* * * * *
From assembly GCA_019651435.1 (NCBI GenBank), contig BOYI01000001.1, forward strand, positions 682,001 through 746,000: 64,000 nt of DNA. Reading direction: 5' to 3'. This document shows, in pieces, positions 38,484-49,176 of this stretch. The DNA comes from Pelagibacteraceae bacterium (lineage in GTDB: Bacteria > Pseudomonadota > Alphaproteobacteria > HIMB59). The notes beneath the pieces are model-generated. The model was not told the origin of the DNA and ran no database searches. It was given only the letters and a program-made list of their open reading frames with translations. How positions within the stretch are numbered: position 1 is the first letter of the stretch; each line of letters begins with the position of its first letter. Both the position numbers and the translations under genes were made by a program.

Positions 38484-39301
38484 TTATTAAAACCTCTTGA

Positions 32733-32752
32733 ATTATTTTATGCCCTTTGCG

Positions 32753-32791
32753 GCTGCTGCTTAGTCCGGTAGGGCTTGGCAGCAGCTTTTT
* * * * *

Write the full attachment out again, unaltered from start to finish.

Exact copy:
From assembly GCA_019651435.1 (NCBI GenBank), contig BOYI01000001.1, forward strand, positions 682,001 through 746,000: 64,000 nt of DNA. Reading direction: 5' to 3'. This document shows, in pieces, positions 38,484-49,176 of this stretch. The DNA comes from Pelagibacteraceae bacterium (lineage in GTDB: Bacteria > Pseudomonadota > Alphaproteobacteria > HIMB59). The notes beneath the pieces are model-generated. The model was not told the origin of the DNA and ran no database searches. It was given only the letters and a program-made list of their open reading frames with translations. How positions within the stretch are numbered: position 1 is the first letter of the stretch; each line of letters begins with the position of its first letter. Both the position numbers and the translations under genes were made by a program.

Positions 38484-39301
38484 TTATTAAAACCTCTTGA

Positions 32733-32752
32733 ATTATTTTATGCCCTTTGCG

Positions 32753-32791
32753 GCTGCTGCTTAGTCCGGTAGGGCTTGGCAGCAGCTTTTT